A bond between warriors
Kimba, another of the unit’s canines, and her handler were wounded after terrorists fired a mortar in their direction. After suffering shrapnel wounds to the head and chest, Kimba underwent surgery in an Israeli veterinary hospital. Throughout her period of recovery, she received regular visits from her IDF handler, who insisted on coming to see her despite his own wounds.

The IDF honors its canines much like its soldiers. When four dogs were killed in Gaza, Oketz held a moving ceremony in their memory. Dozens of handlers came to pay their respects to the fallen canines – a sign of the strong bonds between the unit’s handlers and their dogs.
Oketz fighters do everything possible to save the lives of wounded dogs. “They’re like fighters on four legs, and we take the evacuation of an injured dog very seriously,” Maj. A said. “We decide how to evacuate each dog according to the severity and urgency of each injury, whether by car or helicopter. In Gaza, there were always veterinarians in the field who treated dogs when they were injured.”

“All of our wounded dogs suffered trauma,” explained Major Y, another senior veterinarian in the unit. “They were hit by shrapnel in places that would disable a human being, but all of them kept going. Many of them continued fighting because they insisted on hiding their wounds.”

Wednesday, September 10, 2014

How ALEH HaNegev Coped Under Fire

The innovative ALEH Negev-Nahalat Eran rehabilitative village, located in Israel’s southern region, is a multi-faceted facility that provides severely disabled young adults the opportunity to live a rich and productive life within a safe environment. They were faced with extreme difficulties during the recent war in Gaza and their report of this period makes for compulsive reading. 

Now that things have calmed down, even as we return to normal routine, we look back with pride at the way ALEH’s staff, administration, volunteers and friends all came together during Operation Protective Edge.

Here are a few highlights of the past few weeks:

Over 230 ALEH residents, all with intellectual and developmental disabilities, were living in shelters for over 6 weeks.

Over 140 rockets were fired at the Ofakim area, where ALEH Negev-Nahalat Eran is located.  Three rockets landed within the village itself – the last one half an hour before the final ceasefire went into effect.

National Service girls moved into the village, making themselves available 24/7 to help during a siren and to run various activities within the shelters.  ALEH Jerusalem’s dedicated National Service Girls also began sleeping in the facility, serving as staff reinforcement at night in case of siren warnings.

Staff attendance remained at nearly 100%.  Everyone – from caregivers to paramedical staff and maintenance workers -- continued to come to work, despite the fear and danger, demonstrating a remarkable sense of responsibility and commitment.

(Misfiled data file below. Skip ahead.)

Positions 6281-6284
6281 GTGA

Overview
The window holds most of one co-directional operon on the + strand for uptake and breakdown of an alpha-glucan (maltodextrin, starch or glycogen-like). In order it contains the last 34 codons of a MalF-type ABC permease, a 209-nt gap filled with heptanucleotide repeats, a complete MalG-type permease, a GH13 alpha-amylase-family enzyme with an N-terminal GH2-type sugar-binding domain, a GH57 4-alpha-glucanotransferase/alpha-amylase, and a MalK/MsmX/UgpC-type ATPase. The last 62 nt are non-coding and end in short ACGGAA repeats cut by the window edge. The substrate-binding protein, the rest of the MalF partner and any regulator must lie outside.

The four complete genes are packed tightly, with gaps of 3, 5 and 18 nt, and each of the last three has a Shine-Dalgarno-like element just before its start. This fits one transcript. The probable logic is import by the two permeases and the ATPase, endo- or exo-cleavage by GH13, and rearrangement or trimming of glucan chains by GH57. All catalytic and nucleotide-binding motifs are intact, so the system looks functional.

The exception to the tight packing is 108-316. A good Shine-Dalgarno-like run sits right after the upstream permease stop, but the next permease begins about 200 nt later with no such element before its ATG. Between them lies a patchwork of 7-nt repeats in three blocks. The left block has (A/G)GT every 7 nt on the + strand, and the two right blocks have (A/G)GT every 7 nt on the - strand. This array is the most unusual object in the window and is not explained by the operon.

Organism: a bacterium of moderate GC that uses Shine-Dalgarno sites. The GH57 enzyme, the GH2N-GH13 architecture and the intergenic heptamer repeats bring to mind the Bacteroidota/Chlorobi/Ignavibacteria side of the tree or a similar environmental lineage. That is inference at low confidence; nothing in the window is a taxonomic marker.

Residents were treated to special activities by professional entertainers at least 3 times a week, bringing joy and laughter to the crowded shelters – clown shows, music and movement fun, puppet and theater etc.

ALEH’s Special Education Schools opened their doors daily throughout this time, both for residents and for the attending community children.

Despite the rockets, ALEH Bnei Brak accepted more children.  A 3-month old infant was just welcomed into Aleh Bnei Brak's Infant Ward for as long as necessary.  She was transferred from the Barzilai Medical Center in the south, where she had been in an underground reinforced shelter together with all the other hospital patients.   Another 3 children from the rocket-ridden communities in Ashdod and Tifrach have joined Aleh Bnei Brak's special education school….   
Aleh Negev-Nahalat Eran’s outpatient Rehabilitation Center was open throughout this period. Therapists came to work daily to serve the patients who braved the trip to the village in order to continue the treatment and therapies so vital to their rehabilitation.

A Day Camp for children of staff members was opened at ALEH Negev-Nahalat Eran.  Some 35 children whose parents are caregivers, secretaries, school assistants and maintenance workers attended the daily day camp, where they were close to their parents in a safe environment.  The camp was staffed by parents and volunteers from all over Israel.

Workers received ongoing emotional support from the ALEH’s social worker staff and psychologists.  They were also treated to medical massages, hot meals and various incentives during their shifts, activities and special shows from some of Israel’s famous entertainers.  We plan to treat them to a day of recreation as a gesture of appreciation for their dedication during this critical time.